Charles DuBack: by color alone

By Rufus Foshee | Nov 08, 2009

Though Charles DuBack, who has spent a lot of his life on the river in St. George, has had several small shows in Midcoast Maine recently, his show at the Center for Maine Contemporary Art in Rockport in 2004 was his last major show.

One has to be careful to avoid tripping on one's own words, not only regarding the work of DuBack, but also art in general. Writing of the DuBack show in Rockport in 2004 in Art In America, Carl Little was quick to point out, "... two oils exemplify DuBack's primary subjects: the figure and the landscape (the two are sometimes combined).” What Little failed to point out is, when they are combined is it a figure painting or is it a landscape? Perhaps it might be called a "figurescape," as useful as any word if one must attach labels.

I have had the privilege of seeing many of DuBack's works, some of which have not been shown publicly, among them his night paintings, drawings on paper. Seeing these works, and having seen a great many others, I am reminded that one needs to have seen many to get a feel about the work over his long career.

I am a bit of a coward in taking the easy path in writing about art. I hold firmly that all painting is only color and that all color is form, therefore avoiding hang-ups about landscapes or figures, the abstract or the real.

On more than one occasion, I have wished that children did not have art classes. They should be left alone with materials with which to work and not guided as to what is acceptable and what is not. When I have talked to young people about art, I have used one of Louise Nevelson’s edicts, "There is only one line, you can bend it any way you please," remembering that a line is form, therefore color.

DuBack, above all, is a carefully calibrated colorist, evidenced by his work and his color charts in his studio. Some might call his colors surreal, as they have those of Helen Frankenthaler.

Words become more and more meaningless because the society we live in places so little importance on their meaning. But as the concept of surreal art was established in the early 20th century, many felt it was depicting an unreal object in a real place. Limited though such a definition may be, it has meaning.

But if one is going to say that color is surreal, a greater demand for explication must be made. Looking back over centuries of painting, which artists had real colors, which did not?

In the development of American art, Georgia O'Keeffe put out her challenge as early as 1916, causing her contemporaries, men, to declare that she was too colorful.

Looking back over that early development, in the late 19th century and early 20th century, one might easily argue that it was past time for more color. O'Keeffe had it. If anyone is in doubt, examine her 1916-18 watercolors.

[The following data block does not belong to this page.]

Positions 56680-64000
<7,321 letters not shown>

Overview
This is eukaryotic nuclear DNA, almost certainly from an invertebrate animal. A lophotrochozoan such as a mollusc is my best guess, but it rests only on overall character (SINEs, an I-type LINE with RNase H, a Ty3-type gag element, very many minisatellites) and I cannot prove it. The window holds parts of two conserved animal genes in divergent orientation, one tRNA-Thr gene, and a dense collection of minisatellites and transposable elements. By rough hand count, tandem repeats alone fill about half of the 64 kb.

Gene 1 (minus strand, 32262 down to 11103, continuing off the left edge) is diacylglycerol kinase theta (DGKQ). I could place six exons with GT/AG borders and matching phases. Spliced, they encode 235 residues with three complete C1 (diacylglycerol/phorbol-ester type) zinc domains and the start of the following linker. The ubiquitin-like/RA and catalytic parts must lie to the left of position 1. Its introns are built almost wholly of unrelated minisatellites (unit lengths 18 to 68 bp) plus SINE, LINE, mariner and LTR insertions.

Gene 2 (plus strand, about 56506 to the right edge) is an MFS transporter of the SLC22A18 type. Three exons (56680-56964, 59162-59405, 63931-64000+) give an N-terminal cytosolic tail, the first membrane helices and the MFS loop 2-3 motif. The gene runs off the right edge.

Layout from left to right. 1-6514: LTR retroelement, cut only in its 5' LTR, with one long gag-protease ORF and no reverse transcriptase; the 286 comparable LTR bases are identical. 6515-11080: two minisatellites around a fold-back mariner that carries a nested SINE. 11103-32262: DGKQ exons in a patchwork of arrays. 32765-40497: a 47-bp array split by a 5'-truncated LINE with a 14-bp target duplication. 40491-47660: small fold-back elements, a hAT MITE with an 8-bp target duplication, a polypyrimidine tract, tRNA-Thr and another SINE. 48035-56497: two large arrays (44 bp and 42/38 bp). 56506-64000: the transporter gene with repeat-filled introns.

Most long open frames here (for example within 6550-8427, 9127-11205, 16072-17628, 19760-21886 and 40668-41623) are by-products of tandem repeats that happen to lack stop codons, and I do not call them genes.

Just what curator Susan Danly had in mind when she organized the current DuBack exhibition at the Portland Museum of Art is difficult to tell. Within its limited range, there is the risk that viewers may go away with a misimpression. Much of Duback’s work that is here is from the very middle of the 20th century and, as I think the curator intended, one sees why this exhibition is called "Coming to Maine." What is revealed, clearly, is what Duback had witnessed during his years in New York, and foretells what will follow as he worked over decades.

When Danly was pressed for further explanation for the limitations of this exhibition she said it was the only space she had. Not a valid criteria for such a determination.

As DuBack worked in the 1950s, one sees his turning point about 1960, when large surfaces were reduced to color grids that one may see as more abstract or more realistic at the same time.

As one enters the elevator hall, there are exhibited a good many DuBack miniatures more related to his earlier work that one fears may not be noticed at all.

The Portland curatorial department has not followed the growing custom of providing editorial information in large print accompanying the works of the artists. Such material is often very helpful, unlike the current printing on the elevator walls and a voice repeating those words. One might prefer canned music.

Though I know DuBack's work well, this exhibition makes little sense, reminding one that it might have been lifted out of a large retrospective, leaving one to wonder what happened after 1960. The answer is a great deal.

Now that the Portland Museum has teased the public with this minor exhibition, perhaps it will mount a full retrospective and give the public an opportunity to see DuBack's development over decades.
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